A shoulder separation occurs where the collarbone (clavicle) meets the shoulder blade (scapula). When ligaments that hold the joint together are partially or completely torn, the outer end of the clavicle may slip out of place, preventing it from properly meeting the scapula. Most often the injury is caused by a blow to the shoulder or by falling on an outstretched hand.
Shoulder pain or tenderness and, occasionally, a bump in the middle of the top of the shoulder (over the AC joint) are signs that a separation may have occurred. Sometimes the severity of a separation can be detected by taking x-rays while the patient holds a light weight that pulls on the muscles, making a separation more pronounced.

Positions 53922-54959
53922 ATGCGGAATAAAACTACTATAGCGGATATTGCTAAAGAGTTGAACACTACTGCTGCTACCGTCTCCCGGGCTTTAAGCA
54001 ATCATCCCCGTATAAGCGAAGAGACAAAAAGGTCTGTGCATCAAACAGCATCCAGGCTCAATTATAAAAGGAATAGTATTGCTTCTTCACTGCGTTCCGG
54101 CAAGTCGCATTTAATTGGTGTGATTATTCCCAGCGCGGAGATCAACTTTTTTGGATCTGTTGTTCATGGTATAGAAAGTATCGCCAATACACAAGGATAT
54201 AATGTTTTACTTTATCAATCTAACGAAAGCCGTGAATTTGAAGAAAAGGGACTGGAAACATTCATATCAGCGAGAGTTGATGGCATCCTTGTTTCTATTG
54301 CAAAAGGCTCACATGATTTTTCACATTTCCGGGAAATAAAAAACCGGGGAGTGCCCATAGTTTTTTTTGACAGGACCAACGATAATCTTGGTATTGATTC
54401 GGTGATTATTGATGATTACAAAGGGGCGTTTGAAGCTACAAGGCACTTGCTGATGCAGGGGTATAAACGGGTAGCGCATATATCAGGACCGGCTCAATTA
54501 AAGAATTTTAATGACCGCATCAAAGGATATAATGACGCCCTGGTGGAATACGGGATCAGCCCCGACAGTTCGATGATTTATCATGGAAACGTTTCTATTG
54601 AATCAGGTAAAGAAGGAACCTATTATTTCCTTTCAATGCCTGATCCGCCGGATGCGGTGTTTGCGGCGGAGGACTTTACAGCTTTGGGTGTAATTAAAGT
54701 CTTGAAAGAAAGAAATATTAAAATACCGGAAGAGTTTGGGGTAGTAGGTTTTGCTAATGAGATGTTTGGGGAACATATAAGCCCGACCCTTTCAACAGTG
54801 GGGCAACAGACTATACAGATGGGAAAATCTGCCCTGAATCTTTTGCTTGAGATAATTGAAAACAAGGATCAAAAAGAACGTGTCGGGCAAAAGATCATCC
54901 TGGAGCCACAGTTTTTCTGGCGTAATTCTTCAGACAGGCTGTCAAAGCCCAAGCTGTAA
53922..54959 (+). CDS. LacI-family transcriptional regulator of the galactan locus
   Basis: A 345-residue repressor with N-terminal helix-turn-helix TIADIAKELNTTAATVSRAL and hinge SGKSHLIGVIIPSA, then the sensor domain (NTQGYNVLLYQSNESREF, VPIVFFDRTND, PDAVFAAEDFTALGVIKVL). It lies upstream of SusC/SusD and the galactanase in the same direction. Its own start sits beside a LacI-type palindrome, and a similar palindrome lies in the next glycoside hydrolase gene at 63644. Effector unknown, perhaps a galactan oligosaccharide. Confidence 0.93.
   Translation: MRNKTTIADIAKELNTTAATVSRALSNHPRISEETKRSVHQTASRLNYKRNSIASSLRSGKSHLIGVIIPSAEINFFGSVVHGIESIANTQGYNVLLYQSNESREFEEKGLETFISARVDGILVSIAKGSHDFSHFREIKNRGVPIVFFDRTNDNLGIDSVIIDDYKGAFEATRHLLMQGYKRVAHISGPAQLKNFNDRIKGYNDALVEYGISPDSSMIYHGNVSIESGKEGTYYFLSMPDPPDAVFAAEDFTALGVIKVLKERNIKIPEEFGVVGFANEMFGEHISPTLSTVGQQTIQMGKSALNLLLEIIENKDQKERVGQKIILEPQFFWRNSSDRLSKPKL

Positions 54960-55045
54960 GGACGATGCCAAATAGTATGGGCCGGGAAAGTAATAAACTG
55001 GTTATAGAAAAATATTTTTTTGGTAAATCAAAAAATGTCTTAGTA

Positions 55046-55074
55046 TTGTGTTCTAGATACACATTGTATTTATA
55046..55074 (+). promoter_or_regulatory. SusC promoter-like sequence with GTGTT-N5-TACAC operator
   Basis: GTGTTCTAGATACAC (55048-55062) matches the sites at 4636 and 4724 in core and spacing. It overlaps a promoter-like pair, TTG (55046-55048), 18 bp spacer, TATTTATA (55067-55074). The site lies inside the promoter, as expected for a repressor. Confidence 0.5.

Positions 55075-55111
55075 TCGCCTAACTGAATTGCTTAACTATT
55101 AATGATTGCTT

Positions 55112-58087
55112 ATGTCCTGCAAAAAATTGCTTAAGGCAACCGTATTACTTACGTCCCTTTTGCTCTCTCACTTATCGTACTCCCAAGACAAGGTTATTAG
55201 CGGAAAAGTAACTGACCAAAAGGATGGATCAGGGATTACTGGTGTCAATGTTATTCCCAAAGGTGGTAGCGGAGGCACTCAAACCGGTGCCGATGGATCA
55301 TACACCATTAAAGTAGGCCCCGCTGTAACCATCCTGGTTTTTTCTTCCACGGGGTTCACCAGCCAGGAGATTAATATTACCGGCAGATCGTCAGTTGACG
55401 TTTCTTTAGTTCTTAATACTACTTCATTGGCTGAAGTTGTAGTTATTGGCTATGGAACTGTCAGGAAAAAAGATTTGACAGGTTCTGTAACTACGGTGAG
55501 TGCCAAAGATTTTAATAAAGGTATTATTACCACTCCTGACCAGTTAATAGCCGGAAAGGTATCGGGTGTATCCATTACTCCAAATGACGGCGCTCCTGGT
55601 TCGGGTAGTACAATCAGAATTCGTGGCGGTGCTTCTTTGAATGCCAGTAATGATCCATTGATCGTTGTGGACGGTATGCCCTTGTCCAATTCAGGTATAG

A shoulder separation is usually treated conservatively by rest and wearing a sling. Soon after injury, an ice bag may be applied to relieve pain and swelling. After a period of rest, a therapist helps the patient perform exercises that put the shoulder through its range of motion. Most shoulder separations heal within 2 or 3 months without further intervention. However, if ligaments are severely torn, surgical repair may be required to hold the clavicle in place. A doctor may wait to see if conservative treatment works before deciding whether surgery is required.
Source: The National Institute of Arthritis, Musculoskeletal and Skin Diseases
Last Reviewed: May 2001
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